"I'm tired, but I can't fall asleep."
"I crash on the couch the moment I get home from work," says Fay Schulgasser, of Teaneck, New Jersey, who is six months pregnant. "I can't move for at least an hour." Eventually, she gets up and gets going again. "Right before bed, I'm cleaning," she admits. Then when the expectant mom turns in at 11 p.m., she lies awake and can't drift off.
The Doc Says: "Bedtime routines are as important for adults as they are for children," explains Robert Oexman, D.C., director of the Sleep to Live Institute, in Joplin, Missouri. The same things that help kids unwind -- a warm bath, soft lighting, reading -- work for grown-ups. "Your body needs at least 30 minutes to relax and prep for sleep," Dr. Oexman says.
Attack To-Do's Earlier
Physical activity improves sleep quality, but slow down three hours before you turn in to give your body temp time to drop.
Cover the Clock
The light interferes with sleep-inducing melatonin. Plus, watching the minutes tick by makes you even more anxious.
Relax Your Brain and Body
Shift your focus from tomorrow's workday to tonight's zzz's. Starting with your toes, contract and release your muscles.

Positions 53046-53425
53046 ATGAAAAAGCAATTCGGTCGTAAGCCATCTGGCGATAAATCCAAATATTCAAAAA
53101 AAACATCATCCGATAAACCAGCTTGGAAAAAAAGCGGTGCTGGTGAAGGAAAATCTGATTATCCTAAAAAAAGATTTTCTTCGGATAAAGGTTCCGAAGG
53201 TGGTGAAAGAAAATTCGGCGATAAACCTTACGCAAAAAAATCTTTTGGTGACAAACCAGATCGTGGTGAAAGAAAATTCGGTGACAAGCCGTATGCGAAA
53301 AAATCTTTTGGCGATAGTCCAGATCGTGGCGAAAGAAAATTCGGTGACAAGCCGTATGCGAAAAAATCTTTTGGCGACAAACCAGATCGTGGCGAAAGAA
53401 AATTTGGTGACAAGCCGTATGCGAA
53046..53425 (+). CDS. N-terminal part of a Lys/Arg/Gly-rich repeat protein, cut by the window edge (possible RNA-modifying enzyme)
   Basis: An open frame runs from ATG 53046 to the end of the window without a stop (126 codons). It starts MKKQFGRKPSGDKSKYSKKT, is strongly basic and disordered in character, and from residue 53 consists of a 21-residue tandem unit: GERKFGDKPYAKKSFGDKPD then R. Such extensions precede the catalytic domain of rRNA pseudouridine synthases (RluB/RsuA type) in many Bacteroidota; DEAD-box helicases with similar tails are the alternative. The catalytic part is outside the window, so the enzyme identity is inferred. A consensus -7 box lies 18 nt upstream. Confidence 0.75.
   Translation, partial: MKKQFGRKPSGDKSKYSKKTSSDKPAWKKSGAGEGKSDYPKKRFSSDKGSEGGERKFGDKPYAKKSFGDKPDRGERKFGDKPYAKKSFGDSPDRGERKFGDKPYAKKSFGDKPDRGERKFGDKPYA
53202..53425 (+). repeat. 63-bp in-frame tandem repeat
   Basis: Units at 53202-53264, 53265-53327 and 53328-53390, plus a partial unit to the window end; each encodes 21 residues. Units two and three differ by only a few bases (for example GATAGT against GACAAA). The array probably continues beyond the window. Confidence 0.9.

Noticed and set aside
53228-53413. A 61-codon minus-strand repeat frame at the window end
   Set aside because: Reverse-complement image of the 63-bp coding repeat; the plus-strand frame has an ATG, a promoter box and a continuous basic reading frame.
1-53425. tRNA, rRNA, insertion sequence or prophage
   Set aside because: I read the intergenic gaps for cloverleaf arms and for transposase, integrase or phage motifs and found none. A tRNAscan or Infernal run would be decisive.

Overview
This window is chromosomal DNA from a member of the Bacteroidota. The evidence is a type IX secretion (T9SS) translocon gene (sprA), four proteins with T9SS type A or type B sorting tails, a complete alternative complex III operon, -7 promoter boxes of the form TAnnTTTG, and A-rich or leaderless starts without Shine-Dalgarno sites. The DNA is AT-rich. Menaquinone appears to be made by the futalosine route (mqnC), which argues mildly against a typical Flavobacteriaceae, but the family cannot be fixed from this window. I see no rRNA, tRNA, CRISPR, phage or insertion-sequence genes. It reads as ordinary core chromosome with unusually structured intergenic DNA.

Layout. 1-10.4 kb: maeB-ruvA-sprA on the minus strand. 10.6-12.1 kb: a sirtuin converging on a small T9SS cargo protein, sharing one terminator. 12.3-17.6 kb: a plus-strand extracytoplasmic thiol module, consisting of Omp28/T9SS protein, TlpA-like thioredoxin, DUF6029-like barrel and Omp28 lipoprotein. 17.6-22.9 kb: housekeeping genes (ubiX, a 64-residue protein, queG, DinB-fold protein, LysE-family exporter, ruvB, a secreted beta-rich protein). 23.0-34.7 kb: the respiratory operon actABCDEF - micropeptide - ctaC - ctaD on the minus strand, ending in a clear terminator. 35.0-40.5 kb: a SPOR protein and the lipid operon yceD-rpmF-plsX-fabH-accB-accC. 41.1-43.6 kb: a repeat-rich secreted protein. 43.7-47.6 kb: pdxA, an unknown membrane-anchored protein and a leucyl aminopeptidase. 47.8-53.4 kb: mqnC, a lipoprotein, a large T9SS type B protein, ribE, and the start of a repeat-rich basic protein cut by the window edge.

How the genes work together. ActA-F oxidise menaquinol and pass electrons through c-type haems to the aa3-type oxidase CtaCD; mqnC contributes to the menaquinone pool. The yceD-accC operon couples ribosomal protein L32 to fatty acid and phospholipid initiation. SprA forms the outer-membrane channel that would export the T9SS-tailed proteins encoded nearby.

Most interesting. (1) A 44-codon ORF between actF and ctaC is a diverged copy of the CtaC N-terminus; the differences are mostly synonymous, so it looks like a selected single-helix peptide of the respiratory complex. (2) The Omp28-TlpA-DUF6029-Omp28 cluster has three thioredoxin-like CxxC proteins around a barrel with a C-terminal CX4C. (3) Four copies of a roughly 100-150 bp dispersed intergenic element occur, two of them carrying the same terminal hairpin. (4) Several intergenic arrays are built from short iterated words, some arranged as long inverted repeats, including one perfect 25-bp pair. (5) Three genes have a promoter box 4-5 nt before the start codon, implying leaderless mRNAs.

Snooze Success: "The wind-down ritual worked," reports Schulgasser. Now she has the energy to tick off a few chores when she gets home and then chill. About 30 minutes before bed, she turns off her electronics. "Most nights, I'm out like a light."
Originally published in American Baby magazine in 2011. Updated in 2013.
All content on this Web site, including medical opinion and any other health-related information, is for informational purposes only and should not be considered to be a specific diagnosis or treatment plan for any individual situation. Use of this site and the information contained herein does not create a doctor-patient relationship. Always seek the direct advice of your own doctor in connection with any questions or issues you may have regarding your own health or the health of others.